''The celebration of the millennium certainly has created a unique interest in goal-setting, so people can say they did something in the year 2000,'' said McGillivray. ''Here at the BAA, we have not done anything to encourage more people to participate in the sense of lowering the standards or doing more advertising. It has just happened on its own, but we anticipated it.''

In an effort to avoid gridlock in Hopkinton and maintain a steady flow of runners across the starting line, organizers plan to make the most efficient use of space possible. With the benefit of qualifying times, race coordinators have assigned runners to a specific location in a starting grid that contains 19 different corrals (1,000 participants per corral).

The elite runners are at the front of the field, followed by sub-elite runners. Then the fastest qualifers are placed in corral No. 1 and the slowest in corral No. 19. This year, a side street, Hayden Rowe, will be filled by some corrals, necessitating buffers manned by state police at critical intersections. The runners' numbers designate their corral. With participants of equal ability grouped together, officials hope the race will begin smoothly.

And that's just the start.

As the runners head toward Boston, every section of the course has been carefully outfitted with water stations, clocks, chip mats, medical aid stations, and mile and kilometer markers. There will be 7,000 volunteers (60 at each of the 24 water stations) helping participants along the course, 1,000 medical personnel, 1,500 security personnel, 1,200 uniform police officers, 36 course clocks, 19 lead vehicles, 350 digital wireless phones, more than 1,400 members of the media, and 40 baggage buses carrying competitors' gear from Hopkinton to Copley Square.

''It's absolutely unbelievable,'' said lead vehicle coordinator Ron Kramer. ''I've run 50 marathons and over 400 races and I have yet to experience a race where so many details are met. For runners, the difference between a good race and a great race is the attention paid [to them]. We want runners to have the best experience. It's a pleasure for me to be a part of a race in this aspect because I have a runner's mind and heart.''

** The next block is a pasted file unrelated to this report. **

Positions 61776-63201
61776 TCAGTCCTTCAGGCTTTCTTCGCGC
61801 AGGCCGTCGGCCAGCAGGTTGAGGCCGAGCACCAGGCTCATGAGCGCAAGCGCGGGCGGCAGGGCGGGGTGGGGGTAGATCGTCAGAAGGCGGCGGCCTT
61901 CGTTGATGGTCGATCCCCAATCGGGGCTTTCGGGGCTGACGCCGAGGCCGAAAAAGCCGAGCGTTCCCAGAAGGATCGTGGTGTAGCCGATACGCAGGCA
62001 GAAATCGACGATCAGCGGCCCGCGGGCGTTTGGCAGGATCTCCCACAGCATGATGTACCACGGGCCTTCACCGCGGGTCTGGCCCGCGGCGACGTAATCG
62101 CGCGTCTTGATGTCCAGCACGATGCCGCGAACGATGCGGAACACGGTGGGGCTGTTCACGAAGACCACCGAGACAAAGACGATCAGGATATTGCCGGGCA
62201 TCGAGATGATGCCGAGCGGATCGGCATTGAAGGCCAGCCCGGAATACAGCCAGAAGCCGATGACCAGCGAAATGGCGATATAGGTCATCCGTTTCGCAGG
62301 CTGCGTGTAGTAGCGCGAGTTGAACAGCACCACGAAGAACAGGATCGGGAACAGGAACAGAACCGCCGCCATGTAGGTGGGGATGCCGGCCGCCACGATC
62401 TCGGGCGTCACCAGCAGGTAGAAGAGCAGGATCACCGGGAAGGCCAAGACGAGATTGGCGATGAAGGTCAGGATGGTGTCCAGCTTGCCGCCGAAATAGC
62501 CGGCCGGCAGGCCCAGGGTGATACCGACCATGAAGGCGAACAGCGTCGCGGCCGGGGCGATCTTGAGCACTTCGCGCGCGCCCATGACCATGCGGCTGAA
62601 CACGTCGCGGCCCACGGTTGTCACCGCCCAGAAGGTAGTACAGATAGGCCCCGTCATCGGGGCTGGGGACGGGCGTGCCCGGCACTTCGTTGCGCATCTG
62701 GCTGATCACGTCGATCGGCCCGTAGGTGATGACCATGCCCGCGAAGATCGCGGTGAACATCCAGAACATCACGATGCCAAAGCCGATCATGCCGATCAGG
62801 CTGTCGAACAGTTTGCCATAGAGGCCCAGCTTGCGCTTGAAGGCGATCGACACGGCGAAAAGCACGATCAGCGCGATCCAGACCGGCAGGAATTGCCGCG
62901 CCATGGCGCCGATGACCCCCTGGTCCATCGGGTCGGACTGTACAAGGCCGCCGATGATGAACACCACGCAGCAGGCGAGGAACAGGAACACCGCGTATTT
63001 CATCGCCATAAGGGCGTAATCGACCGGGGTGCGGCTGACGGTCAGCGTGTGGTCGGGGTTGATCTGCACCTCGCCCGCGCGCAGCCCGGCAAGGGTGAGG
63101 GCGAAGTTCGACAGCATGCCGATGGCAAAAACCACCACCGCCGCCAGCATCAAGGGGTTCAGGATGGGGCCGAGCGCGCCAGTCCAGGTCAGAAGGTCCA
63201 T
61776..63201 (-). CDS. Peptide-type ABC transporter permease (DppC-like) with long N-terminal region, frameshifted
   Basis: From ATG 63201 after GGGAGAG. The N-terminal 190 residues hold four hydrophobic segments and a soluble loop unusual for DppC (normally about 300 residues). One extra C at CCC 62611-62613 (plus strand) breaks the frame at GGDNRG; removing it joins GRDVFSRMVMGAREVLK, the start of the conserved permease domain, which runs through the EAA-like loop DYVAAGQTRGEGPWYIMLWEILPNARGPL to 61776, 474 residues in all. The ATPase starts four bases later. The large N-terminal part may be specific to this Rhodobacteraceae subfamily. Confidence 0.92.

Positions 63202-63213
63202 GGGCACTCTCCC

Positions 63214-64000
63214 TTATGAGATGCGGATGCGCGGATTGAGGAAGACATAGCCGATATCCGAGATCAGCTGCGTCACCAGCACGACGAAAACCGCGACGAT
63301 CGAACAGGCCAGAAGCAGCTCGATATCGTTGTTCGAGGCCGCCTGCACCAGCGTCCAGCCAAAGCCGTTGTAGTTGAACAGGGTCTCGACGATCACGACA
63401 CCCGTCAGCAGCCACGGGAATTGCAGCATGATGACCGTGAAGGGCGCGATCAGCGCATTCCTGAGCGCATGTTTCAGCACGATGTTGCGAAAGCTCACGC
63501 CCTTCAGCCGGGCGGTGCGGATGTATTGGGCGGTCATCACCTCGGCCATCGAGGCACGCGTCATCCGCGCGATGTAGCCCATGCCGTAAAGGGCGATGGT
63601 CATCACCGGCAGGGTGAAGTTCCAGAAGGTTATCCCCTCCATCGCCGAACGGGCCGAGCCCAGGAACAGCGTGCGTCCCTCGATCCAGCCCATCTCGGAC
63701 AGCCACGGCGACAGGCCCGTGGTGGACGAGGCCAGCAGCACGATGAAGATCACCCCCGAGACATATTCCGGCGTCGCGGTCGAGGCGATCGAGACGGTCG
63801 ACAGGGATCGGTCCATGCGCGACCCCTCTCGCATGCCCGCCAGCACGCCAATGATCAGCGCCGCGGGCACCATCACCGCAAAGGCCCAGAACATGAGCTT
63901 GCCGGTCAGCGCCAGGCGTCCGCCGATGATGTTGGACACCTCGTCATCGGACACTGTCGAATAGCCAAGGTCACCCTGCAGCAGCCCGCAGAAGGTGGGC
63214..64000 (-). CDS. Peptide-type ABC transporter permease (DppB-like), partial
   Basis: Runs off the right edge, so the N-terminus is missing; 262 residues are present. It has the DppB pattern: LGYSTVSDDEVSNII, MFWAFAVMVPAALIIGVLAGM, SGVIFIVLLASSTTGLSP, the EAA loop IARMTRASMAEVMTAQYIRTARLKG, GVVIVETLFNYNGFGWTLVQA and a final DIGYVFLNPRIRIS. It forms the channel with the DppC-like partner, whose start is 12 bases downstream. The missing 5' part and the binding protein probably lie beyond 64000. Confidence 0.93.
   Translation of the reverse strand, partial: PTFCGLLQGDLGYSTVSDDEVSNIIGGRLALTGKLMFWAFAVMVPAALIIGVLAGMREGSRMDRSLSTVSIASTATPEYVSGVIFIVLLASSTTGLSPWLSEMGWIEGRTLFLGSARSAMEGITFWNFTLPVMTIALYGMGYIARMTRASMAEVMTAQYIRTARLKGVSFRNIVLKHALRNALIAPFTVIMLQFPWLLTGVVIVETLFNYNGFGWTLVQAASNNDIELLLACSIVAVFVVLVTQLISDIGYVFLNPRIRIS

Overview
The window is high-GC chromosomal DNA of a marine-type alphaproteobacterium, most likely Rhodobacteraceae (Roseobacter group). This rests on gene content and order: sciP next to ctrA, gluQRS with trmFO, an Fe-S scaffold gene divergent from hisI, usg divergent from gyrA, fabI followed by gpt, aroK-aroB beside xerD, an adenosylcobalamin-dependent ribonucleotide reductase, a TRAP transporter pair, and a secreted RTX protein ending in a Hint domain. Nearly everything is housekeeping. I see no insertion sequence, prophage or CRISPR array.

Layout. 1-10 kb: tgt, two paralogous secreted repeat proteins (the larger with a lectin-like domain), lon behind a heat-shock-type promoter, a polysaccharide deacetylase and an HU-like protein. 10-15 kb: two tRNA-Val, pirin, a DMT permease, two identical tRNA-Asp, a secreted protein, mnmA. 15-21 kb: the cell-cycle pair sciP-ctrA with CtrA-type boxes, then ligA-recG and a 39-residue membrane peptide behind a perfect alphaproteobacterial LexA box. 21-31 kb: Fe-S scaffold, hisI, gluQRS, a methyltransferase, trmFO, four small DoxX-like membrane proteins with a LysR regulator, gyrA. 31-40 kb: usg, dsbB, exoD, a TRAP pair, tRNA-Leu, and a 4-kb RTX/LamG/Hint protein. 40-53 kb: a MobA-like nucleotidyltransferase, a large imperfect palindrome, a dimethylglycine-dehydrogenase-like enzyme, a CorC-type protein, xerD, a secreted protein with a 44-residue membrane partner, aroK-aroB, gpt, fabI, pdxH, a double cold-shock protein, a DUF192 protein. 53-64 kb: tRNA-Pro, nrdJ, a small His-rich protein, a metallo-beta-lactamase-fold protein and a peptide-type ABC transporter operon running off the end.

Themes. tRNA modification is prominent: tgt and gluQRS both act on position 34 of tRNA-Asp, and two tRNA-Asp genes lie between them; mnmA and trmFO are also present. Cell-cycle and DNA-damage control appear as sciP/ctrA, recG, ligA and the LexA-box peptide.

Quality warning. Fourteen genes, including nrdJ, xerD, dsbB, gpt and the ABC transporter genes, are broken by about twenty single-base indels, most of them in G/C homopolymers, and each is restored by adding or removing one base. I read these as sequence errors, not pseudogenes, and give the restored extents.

Still, race organizers and committee members cannot prepare for everything. But they try to anticipate every possible scenario, trouble-shoot before the race, and devise backup plans. At organizational meetings, McGillivray asks his staff to consider what would happen if there was a major fire on the course after the gun went off. ''What will you do with 20,000 people running at you then?'' he asks.

Five years ago, a water main broke on Beacon Street in Brookline at 5 a.m. The highway department and department of public works fixed the pipe, then called McGillivray to find out how much room the runners needed to pass safely. McGillivray said the racers could make do with just half the road and the event went off on schedule.

Every year, the weather is a concern. While organizers can work around hot and cold temperatures, wind can wreak havoc with race preparations. Strong gusts can tear down banners, knock down clocks on the course, turn around directional signs, and impede runners' progress.

''I've always said that race management really turns into crisis management,'' said McGillivray. ''Anyone can put the paperwork together. But come race day, I've thought a technical director or a race director should be the least busy person because that person has to make himself available to anybody and everybody to assist with critical situations that inevitably arise in any event of this magnitude.''

If there is no crisis, race day might be the least busy day of the year for McGillivray. The planning and critique of the Boston Marathon overlaps, creating one continuous year-long process. McGillivray is already thinking ahead to what can be done better next year.

When his duties finish Monday, McGillivray will head back to Hopkinton, put on his running clothes, and toe the starting line. He gave up running the event officially when he took over as technical director. Now, McGillivray tours the 26.2-mile route in the evening after the crowds have gone. As he runs, McGillivray works to improve the race.